In my earlier article, The Bean Class for Java Programming, I presented how I want you, my students, to code a data or model class in your assignments. That style of bean class is widely used in frameworks such as Hibernate, Java Server Faces, CDI and others. There is one variant of that class that you need to know about and that is the JavaFX bean class.
JavaFX is the modern GUI framework that is the successor to Swing as it was the successor to AWT. One important characteristic of JavaFX is that the observable pattern is baked into its beans, pun intended. When a JavaFX bean is bound or connected to a JavaFX control. such as a text field, changes to the control can automatically update the bean and changes to the bean updates the control. This is an important feature in the Model View Controller pattern that JavaFX promotes.
A JavaFX bean, when properly constructed, can be a drop-in replacement for a Java bean in most instances. It is expected to adhere to all the mandatory, optional and even bonus features I described in the earlier article. Let’s begin by reviewing the fields from that article.
I have added an additional field to make this bean a little more interesting. The field will represent the date that the book was published.
To make this bean observable we must change how we declare these fields. JavaFX introduced a family of wrapper classes called property classes. These property classes exist for the primitive types, the String, List, Map, Object, Set and a catch all for any other class type. These classes come in read / write as well as read only versions. They also come in abstract and concrete classes. The abstract class is the property type (LHS) and the concrete class is the instantiation (RHS). Here is a table of the read / write property classes.
The abstract property classes define the required methods of a property in a general way. The concrete class may override the general methods but do not add any additional methods. JavaFX has other concrete property classes that can appear on the right-hand side. The concrete classes extend the abstract class. This is an example of pure inheritance.
This means that we need to rewrite the fields as follows.
The next change that we make from the original bean is that we now must have a constructor. These property fields are null references to abstract classes so you must instantiate them. If you do not plan to have a non-default constructor then all you need is something like this:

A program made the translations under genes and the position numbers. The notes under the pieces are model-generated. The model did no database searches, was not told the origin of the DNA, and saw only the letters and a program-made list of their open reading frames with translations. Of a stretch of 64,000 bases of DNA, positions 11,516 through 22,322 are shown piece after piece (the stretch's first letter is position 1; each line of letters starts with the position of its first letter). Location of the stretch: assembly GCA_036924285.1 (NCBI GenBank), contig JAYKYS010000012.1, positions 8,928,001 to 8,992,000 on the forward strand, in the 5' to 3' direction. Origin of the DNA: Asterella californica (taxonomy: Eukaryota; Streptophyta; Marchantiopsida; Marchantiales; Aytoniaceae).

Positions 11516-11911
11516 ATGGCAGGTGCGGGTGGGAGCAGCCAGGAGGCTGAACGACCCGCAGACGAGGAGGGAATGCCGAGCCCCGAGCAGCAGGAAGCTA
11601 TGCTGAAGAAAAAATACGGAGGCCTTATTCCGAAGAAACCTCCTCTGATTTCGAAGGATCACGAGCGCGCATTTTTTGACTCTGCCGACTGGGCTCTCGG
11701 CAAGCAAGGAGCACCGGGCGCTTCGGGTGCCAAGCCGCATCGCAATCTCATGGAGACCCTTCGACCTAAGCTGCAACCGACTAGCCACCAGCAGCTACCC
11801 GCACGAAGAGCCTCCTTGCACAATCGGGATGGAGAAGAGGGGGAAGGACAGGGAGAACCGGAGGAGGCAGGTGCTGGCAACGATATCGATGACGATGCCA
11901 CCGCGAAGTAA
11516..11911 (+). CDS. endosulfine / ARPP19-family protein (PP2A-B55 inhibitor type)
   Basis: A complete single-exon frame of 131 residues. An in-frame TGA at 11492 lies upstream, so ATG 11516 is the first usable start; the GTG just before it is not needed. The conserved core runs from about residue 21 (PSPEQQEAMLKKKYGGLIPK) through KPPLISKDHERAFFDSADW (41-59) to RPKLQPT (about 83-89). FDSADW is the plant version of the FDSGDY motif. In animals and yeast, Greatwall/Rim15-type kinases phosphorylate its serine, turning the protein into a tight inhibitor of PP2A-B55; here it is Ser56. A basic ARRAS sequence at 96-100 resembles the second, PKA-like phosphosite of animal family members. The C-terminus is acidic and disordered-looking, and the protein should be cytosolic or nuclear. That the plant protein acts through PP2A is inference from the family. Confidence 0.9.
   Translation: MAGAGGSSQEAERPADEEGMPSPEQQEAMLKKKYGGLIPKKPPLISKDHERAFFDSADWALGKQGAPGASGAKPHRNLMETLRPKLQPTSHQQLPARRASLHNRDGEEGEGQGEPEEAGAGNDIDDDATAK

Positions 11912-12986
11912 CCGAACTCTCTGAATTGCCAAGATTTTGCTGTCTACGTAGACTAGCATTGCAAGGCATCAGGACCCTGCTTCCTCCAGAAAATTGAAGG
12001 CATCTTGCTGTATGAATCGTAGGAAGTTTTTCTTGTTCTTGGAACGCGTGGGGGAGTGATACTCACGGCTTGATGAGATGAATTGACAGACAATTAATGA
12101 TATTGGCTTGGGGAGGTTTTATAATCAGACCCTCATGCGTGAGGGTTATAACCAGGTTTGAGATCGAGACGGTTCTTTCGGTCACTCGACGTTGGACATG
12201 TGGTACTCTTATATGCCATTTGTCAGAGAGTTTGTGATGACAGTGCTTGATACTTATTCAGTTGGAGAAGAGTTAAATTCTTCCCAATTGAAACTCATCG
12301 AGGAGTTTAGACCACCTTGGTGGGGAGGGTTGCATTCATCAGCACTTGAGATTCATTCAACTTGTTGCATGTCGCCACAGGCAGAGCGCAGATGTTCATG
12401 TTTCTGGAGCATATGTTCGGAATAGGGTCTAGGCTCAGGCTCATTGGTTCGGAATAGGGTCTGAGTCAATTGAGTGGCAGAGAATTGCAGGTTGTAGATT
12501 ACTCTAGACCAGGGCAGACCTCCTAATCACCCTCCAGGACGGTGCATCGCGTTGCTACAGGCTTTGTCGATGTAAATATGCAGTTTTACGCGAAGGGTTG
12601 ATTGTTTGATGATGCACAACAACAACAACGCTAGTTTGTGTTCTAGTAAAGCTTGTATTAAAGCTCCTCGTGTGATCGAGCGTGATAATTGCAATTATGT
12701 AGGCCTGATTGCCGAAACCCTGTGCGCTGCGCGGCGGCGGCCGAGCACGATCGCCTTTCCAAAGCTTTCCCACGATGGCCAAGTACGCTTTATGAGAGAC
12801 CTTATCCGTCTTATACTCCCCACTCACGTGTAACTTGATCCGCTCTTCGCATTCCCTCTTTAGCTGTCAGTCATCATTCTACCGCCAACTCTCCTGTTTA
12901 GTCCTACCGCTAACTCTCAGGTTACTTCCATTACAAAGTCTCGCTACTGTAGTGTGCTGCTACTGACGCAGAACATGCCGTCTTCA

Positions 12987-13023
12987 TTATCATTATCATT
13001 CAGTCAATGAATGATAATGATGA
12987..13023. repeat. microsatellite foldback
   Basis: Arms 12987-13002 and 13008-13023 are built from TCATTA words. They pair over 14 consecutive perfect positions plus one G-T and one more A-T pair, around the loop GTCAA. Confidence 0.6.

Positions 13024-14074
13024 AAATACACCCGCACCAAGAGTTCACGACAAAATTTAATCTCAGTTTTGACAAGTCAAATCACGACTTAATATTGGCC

Each of the references to an abstract class is instantiated with a concrete class. The concrete classes all accept an appropriate value of the underlying type in their constructor.
If we need to have both a default and non-default constructor they can be written like this:
The default constructor uses Java’s ability to have a constructor call another constructor by overloading. The non-default constructor can now be used to create an instance of the object and at the same time this class has the required default constructor.
The setters and getters must also be modified. These methods are expected to get or set the value inside the property object and not the property itself. This is easy to do as property classes have a get and set method to handle this. Here are the setters and getters.
With this syntax we now have a drop in replacement for standard Java beans as described in my first article. This is not complete yet. We are using property classes to achieve an observable pattern. To accomplish this JavaFX controls must be bound or connected to the individual fields. The controls need a reference to the property object. Only the equivalent of a getter is required. There is no naming convention because we write out the method name when we do the binding. The most common naming approach is to add the word Property to the variable name. Here are the getters for the properties.
There is not a setter for a property because once created and bound to a control it must not be replaced. Only its contained value can be altered.
The hashCode, equals, toString and compareTo methods need to be modified to use the get and set methods of the properties.
The only change required to our Comparator class is to declare the beans as JavaFX beans rather than Java beans.
Put all together this is what our JavaFX bean looks like.
The test program for this bean is almost identical to the original BeanTester but with the LocalDate added and used in a Comparator function.
JavaFX does require that you use JavaFX beans as described here. They are only required if you intend to take advantage of binding to controls. If binding is not required then an ordinary Java bean should be used.
To summarize these two articles, if you are not using JavaFX then I expect you to use the Java bean class for data and models in the work you submit to me. In a JavaFX application I expect you to use the JavaFX bean whenever binding is required.